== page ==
I read your intro when researching which puppy to get last year among others. For us, TEMPERAMENT was the most important thing. Six months after getting our lovable border terrier, I am still waiting for any signs of obedience and intelligence to come through. She is the hardest to train dog I have ever had and, believe me, as a sideline from my regular vet job, I used to treat dog behavioural problems and rescued and rehomed a number of problem dogs.
    We got her at 7 weeks from a reputable breeder, saw both parents and I have a well-behaved 7 year old crossbreed. My friend had a half sister from the breeder last year who was fine. I am at home with her most of the time.
    She has an attention span of a few seconds even now and doesn't seem interested in much, even food. Housetraining her has been a nightmare. Cookie's passions are chasing, yapping and play-fighting with my other dog. When you pick her up, she usually doesn't even want to make eye contact but she's quick enough to move if she thinks you are going to take a toy off her. I'm NOT giving up on her and we are now gradually making progress.
    I've heard various other similar horror stories from other border terrier owners I have met subsequently in the park and I am not writing this to whinge - merely as a warning to other potential owners that they aren't necessarily the best breed for an inexperienced owner. I do love her though and she does make us laugh - a kind of 'Cookie' equivalent to 'Marley' the Labrador!!

  • 04/06/2014 08:27am

    The lack of interest in anything, even food(!) sounds horribly unusual and sad, poor cookie, very different from the experiences I'm having with my two little puppies just now. Bracken a purebred Border at 13 weeks old and Benjie is a Border cross two weeks younger - and though they are amazingly different from one another in character and interests they are both madly devoted to food. Little Benjie is definitely the brainier boy, a positive infant prodigy; at 9 weeks he could already walk at heel on the leash and fetch a ball at request! Bracken finds walkies a bit of a challenge although he is learning, but the idea of fetching does not enter his head and probably never will; maybe he's not very bright. Then I see him reading all the smells in the air when we're out in the fields and remind myself that he's a dog not a schoolboy and has strengths of his own . . . Bracken does have a serious problem however. He is alarmingly timid about strange situations and moveable objects like doors, and has found it difficult to approach right up to the hand, even mine. He didn't have the best start in life, poor wee chap, but I have come across references to a timidity strain in some of the Borders and wonder if that's what is wrong. The contrast with super-confident Benjie could not be greater, and yet they came from the same unfortunate source and Benj is the baby. People warn against taking two pups together, but I'm really glad that I did. They play so wonderfully together and Bracken is so happy at home and gaining somewhat in confidence too. (As I was typing this he woke up and came hurrying right up to my hand, to belie what I'd just been saying about him!)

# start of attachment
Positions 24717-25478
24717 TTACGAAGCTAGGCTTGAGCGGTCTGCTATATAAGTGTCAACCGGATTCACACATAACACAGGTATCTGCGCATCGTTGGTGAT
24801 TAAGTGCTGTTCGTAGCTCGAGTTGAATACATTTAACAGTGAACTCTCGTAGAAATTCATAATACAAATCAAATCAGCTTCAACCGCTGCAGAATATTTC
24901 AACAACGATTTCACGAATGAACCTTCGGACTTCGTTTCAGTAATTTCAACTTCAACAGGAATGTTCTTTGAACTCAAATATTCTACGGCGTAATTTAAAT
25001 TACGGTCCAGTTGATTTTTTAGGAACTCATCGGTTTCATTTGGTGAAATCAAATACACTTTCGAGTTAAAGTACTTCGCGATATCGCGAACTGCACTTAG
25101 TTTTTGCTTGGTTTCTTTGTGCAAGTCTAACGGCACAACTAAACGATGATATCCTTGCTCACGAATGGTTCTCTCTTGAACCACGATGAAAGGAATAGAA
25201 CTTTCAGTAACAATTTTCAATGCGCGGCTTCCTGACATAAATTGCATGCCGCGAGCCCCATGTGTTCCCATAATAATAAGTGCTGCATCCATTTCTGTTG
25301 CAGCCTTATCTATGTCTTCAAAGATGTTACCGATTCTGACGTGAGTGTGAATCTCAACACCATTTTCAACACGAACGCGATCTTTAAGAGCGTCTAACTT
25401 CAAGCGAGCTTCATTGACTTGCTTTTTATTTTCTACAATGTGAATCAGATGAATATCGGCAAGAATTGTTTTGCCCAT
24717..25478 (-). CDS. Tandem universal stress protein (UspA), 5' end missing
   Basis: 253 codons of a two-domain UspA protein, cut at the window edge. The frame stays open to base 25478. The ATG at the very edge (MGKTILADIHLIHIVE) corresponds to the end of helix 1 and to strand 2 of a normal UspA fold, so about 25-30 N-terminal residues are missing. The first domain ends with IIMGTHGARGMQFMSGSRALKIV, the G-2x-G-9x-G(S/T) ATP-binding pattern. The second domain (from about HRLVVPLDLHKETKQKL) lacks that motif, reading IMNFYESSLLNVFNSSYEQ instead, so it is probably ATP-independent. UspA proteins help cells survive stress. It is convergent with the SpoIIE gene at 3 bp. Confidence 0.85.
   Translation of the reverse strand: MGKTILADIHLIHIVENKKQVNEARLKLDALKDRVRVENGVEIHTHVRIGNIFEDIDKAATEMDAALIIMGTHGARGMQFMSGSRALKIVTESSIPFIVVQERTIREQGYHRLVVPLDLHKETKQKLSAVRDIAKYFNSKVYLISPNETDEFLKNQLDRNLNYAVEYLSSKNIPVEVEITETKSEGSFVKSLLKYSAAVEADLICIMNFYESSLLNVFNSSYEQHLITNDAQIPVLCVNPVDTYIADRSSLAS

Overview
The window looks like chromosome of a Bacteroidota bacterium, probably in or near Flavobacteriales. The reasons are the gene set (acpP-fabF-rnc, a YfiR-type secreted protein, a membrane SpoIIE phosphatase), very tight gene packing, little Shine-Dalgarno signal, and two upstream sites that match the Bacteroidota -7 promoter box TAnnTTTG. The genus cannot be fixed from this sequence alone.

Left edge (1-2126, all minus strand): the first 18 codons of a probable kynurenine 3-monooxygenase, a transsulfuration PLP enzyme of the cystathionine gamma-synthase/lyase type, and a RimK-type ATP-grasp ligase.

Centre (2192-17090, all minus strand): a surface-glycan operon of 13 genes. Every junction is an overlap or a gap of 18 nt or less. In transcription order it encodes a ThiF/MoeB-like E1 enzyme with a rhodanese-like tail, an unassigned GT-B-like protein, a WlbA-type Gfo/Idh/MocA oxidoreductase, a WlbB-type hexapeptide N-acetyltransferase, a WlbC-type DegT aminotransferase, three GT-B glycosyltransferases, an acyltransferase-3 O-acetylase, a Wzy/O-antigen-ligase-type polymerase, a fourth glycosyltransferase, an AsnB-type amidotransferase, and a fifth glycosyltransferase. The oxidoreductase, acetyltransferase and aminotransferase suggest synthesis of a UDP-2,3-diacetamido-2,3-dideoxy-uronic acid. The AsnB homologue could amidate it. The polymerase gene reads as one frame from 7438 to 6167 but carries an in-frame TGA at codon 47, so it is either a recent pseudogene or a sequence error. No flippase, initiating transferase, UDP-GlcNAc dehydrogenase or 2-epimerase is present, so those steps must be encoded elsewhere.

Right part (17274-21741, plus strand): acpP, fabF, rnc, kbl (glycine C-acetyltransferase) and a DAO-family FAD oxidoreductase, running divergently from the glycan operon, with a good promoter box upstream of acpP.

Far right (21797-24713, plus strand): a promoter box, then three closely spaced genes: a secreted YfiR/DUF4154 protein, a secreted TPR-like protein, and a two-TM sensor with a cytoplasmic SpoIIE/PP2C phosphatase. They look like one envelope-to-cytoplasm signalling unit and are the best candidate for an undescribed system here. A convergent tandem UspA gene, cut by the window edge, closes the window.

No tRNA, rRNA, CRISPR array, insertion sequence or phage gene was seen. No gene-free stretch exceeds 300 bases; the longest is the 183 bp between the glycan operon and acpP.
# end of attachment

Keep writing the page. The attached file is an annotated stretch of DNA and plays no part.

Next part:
If you have any experience of timidity, or two pups together, or anything in fact about Borders, yours included, I'd be happy to hear.